The manner in which a person could hunt buffalo from horseback would seem impossible. All the action - shooting, chasing the herd, and having to reload - making it a daunting task at the very least. The half-breed Ojibwe of the Turtle Mountains and Pembina regions were experts at hunting from horseback. and they mastered the art of doing it using the primitive flint lock guns available to them. An 1860 description of how it was done is quite impressive:
"The gun preferred by the half-breeds is the flint lock single barrel shot gun of the Hudson’s Bay Company. Few of them will use the cap gun from the loss of time in putting on the cap. In loading [their flint locks] they pour powder from the horn which is secured around the neck into the partially closed hand, then into the barrel, throwing away the surplus; the ball which is previously put in the mouth is then put in the barrel, after shaking down the powder, and the ball is then shaken down, and gathers powder enough from being wet [with spit] to keep it in the barrel. In the meantime the horse has been pursuing a second buffalo, and as soon as he rides up, he lowers his gun and fires the gun at the same instant. There is no capping of the gun, and no use of the ramrod. All of the Indians prefer the flint lock..."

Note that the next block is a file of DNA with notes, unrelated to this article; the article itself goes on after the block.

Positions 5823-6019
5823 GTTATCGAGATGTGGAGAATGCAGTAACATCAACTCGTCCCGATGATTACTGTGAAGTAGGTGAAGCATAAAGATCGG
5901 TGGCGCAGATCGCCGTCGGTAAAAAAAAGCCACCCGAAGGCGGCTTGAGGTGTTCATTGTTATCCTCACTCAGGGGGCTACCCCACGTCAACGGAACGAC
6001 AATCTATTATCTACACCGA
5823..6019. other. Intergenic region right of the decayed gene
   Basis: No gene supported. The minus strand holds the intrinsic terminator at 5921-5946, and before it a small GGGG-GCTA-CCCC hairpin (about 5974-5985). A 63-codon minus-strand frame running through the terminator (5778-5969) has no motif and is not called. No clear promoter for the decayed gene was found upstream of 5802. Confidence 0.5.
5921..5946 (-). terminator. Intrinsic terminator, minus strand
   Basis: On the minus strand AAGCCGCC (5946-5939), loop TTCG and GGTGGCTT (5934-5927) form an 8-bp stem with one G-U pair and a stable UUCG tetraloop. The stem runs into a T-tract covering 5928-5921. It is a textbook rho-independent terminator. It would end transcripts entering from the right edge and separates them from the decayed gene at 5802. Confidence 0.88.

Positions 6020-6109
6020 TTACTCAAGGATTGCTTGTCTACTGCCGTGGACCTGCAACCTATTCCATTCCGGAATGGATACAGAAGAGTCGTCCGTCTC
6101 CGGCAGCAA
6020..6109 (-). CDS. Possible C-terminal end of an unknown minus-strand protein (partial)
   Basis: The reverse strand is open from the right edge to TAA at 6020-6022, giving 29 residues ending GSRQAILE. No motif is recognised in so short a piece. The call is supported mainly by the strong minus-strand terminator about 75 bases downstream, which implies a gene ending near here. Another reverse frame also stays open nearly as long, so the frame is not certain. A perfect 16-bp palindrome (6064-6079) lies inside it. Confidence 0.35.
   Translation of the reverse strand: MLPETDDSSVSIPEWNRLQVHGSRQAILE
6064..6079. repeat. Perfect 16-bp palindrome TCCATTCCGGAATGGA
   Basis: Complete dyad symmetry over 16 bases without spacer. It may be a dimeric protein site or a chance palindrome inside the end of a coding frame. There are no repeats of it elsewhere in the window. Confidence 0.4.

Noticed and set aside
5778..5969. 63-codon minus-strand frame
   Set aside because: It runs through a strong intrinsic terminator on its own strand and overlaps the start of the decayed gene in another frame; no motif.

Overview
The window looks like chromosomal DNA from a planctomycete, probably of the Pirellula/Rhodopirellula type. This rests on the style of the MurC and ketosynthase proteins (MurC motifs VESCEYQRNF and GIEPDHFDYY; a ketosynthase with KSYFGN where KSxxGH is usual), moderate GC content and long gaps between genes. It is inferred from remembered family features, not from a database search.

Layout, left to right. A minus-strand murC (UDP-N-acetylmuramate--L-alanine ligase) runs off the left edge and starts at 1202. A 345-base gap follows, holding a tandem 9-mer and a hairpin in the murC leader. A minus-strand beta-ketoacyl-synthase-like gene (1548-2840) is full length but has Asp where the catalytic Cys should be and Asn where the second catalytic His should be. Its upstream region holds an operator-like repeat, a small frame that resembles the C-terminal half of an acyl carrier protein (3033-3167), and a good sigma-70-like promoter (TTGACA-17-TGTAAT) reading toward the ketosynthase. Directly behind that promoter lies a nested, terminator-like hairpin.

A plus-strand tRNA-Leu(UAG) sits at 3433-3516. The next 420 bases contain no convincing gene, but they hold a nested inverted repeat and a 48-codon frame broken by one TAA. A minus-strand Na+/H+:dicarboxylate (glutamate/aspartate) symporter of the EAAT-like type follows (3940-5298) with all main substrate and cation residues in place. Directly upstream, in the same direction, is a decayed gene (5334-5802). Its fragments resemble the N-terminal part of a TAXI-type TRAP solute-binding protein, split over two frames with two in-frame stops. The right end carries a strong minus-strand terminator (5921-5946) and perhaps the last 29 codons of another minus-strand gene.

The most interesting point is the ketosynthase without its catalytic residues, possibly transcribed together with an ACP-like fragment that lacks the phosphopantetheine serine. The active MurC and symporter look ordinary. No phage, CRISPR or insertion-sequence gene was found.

Arbor, A. (1959). Lewis Henry Morgan: The Indian journals, 1859-62. Courier Corporation.
A collaborative effort of members of the Ojibwe and Metis communities